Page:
So in looking around I ask myself, "Out of the various options/ explanations that appear to exist, how many are logical, reasonable, answer all of the necessary requirements, and has evidence that it follows the scientific natural laws that we in our capacity can discern.
...
Sorry, it appears from what you've said that the options/explanations you are willing to consider are those which meet the extremely specific conditions you've pre-decided must be satisfied, i.e. an emotional relationship God/dess which doesn't play "hide and seek" with him/herself; right?
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There's a level of facility that everyone needs to accomplish, and from there
it's a matter of deciding for yourself how important ultra-facility is to your
expression. ... I found, like Joseph Campbell said, if you just follow whatever
gives you a little joy or excitement or awe, then you're on the right track.

. . . . . . . . . . . . . . . . . . . . . . . . . . Terry Bozzio
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Old 09-16-2008, 03:40 PM   #26
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Not tryin' to be all harsh on ya; I'm just sayin' is all...
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There's a level of facility that everyone needs to accomplish, and from there
it's a matter of deciding for yourself how important ultra-facility is to your
expression. ... I found, like Joseph Campbell said, if you just follow whatever
gives you a little joy or excitement or awe, then you're on the right track.

. . . . . . . . . . . . . . . . . . . . . . . . . . Terry Bozzio
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Old 09-16-2008, 11:01 PM   #27
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No problem, I didn't feel any harshness. I enjoyed reading your summation. Your conclusion was on the face of it, quite accurate for as far as it went, though I suppose you might guess I would want to fill it out somewhat for greater accuracy. I strive for the clearest understanding and communication possible.
I have a dear friend who's an agnostic(used to be atheist) and very intelligent, who for 32 years we've together discussed many aspects of reality perceptions, strengths and weaknesses of evolution and creation, etc.. We both grew to understand the importance of detailed, accurate communication to be able to get anywhere.

I'm just really pressed for time this week as my partners and I are this weekend putting on the largest open walleye tournament that exists on Lake Erie. Its a huge affair with a 105 boat field. We hold a free pig roast and catered dinner afterwards to all who attend... lots to do yet.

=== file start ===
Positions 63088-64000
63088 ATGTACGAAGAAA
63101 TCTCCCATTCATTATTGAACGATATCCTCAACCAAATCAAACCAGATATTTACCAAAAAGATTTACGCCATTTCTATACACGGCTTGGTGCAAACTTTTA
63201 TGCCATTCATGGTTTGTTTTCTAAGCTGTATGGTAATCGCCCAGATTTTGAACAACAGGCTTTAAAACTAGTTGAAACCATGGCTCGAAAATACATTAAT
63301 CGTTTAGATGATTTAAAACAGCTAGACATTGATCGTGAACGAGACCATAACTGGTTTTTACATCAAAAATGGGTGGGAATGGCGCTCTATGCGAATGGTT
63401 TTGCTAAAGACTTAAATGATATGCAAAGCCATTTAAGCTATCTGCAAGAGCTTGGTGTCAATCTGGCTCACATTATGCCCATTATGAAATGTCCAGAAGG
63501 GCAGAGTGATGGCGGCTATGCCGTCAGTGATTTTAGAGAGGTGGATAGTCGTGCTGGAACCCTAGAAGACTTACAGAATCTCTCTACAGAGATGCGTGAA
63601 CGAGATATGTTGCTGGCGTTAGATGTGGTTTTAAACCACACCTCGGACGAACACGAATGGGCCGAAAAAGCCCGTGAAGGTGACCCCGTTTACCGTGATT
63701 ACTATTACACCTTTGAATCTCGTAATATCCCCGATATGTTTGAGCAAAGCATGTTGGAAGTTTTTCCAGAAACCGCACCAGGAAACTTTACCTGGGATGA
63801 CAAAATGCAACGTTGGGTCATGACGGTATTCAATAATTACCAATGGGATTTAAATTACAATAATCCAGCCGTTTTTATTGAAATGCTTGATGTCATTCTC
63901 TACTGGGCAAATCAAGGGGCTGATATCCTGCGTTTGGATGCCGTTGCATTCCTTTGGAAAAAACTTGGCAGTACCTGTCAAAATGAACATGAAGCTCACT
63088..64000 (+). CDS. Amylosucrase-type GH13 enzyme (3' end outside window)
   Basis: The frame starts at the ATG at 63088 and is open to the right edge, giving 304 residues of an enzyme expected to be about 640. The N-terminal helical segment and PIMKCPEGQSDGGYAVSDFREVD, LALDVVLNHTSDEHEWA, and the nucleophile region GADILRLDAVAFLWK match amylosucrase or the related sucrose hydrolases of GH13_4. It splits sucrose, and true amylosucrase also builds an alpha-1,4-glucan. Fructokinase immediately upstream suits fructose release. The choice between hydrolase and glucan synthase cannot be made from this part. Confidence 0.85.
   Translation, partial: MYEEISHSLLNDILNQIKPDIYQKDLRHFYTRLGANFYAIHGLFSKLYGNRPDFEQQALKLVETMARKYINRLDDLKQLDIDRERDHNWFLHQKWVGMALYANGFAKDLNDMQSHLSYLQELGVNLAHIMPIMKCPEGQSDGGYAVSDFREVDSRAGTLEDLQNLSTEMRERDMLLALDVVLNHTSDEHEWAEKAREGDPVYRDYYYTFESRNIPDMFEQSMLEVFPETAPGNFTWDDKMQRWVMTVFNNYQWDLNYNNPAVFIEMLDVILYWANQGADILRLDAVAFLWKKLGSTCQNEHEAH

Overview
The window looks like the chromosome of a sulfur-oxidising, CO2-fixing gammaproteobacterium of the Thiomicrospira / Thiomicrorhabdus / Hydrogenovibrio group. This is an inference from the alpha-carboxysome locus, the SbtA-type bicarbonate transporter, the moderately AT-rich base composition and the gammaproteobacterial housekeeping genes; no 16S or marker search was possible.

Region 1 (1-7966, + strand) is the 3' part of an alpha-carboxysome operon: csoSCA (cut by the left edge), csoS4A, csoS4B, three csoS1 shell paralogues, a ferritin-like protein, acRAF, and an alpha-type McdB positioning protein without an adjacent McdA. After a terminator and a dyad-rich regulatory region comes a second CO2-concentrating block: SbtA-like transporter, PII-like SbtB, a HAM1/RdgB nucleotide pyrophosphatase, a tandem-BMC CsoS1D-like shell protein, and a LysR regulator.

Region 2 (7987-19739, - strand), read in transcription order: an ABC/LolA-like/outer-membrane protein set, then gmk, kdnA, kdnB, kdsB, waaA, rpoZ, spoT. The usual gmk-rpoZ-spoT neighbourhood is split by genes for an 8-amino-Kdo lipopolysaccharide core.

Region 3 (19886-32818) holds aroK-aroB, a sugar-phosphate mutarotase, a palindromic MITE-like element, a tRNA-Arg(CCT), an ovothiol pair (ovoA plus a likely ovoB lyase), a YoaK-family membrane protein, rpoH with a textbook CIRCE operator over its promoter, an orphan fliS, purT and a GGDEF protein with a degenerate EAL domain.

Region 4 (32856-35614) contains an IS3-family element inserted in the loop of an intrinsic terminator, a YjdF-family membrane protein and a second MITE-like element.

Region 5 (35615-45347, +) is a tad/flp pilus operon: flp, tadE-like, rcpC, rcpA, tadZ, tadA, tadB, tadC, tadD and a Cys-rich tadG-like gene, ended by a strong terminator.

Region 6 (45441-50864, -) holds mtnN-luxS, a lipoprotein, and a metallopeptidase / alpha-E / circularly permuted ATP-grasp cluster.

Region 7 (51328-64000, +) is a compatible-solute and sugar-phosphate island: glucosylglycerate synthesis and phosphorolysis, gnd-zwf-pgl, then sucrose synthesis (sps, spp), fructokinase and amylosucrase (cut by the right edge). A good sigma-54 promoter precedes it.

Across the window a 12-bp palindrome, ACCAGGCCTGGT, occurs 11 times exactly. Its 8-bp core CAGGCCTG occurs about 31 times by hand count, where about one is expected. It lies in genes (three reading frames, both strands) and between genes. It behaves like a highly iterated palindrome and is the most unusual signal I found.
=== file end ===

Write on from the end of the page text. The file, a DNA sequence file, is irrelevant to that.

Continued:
In fact in looking back I saw how I had maybe offended you. I'm familiar with the basic concept you're presenting from elsewhere and have had it described as the God playing hide and seek with himself model or concept.
I wasn't meaning to be offensive, and if so I apologize.
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Old 09-17-2008, 09:27 PM   #28
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I don't know why, but the topic of "free will" has never been terribly interesting to me. The argument about free will is more interesting than the actual idea, IMHO. My opinion is that no matter if it is one extreme or the other, you have no way of knowing, and it can't have any effect on your life and decision making process no matter which way were finally proven to be "true", so why bother worrying about?

Anyhow, even if I don't think much of it, this topic has been at the center of a long-running debate with some of history's greatest Philosophers. I found this discussion about free will terribly insightful: http://cdn1.libsyn.com/philosophybites/PinkMixSes.mp3
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Old 09-18-2008, 01:38 AM   #29
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Cool

Quote:
Originally Posted by smoothmoniker View Post
We don't even know yet what complexity is required for step one, "a robot that thinks", let alone step two, a robot that conceives of itself having self-determination, but doesn't.
Robot predestination.

There's the stuff of a comic SF novel in that. John Wesley is no doubt not spinning in his grave, but doubling up and seized with the hiccups.
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Old 12-17-2018, 05:35 PM   #30
Flint
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I've been thinking about simulated reality quite a bit lately. Whether or not consciousness is deterministic is going to become a major issue when we have to decide whether NPCs in a physics-appropriate simulation are alive or not.
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******************
There's a level of facility that everyone needs to accomplish, and from there
it's a matter of deciding for yourself how important ultra-facility is to your
expression. ... I found, like Joseph Campbell said, if you just follow whatever
gives you a little joy or excitement or awe, then you're on the right track.

. . . . . . . . . . . . . . . . . . . . . . . . . . Terry Bozzio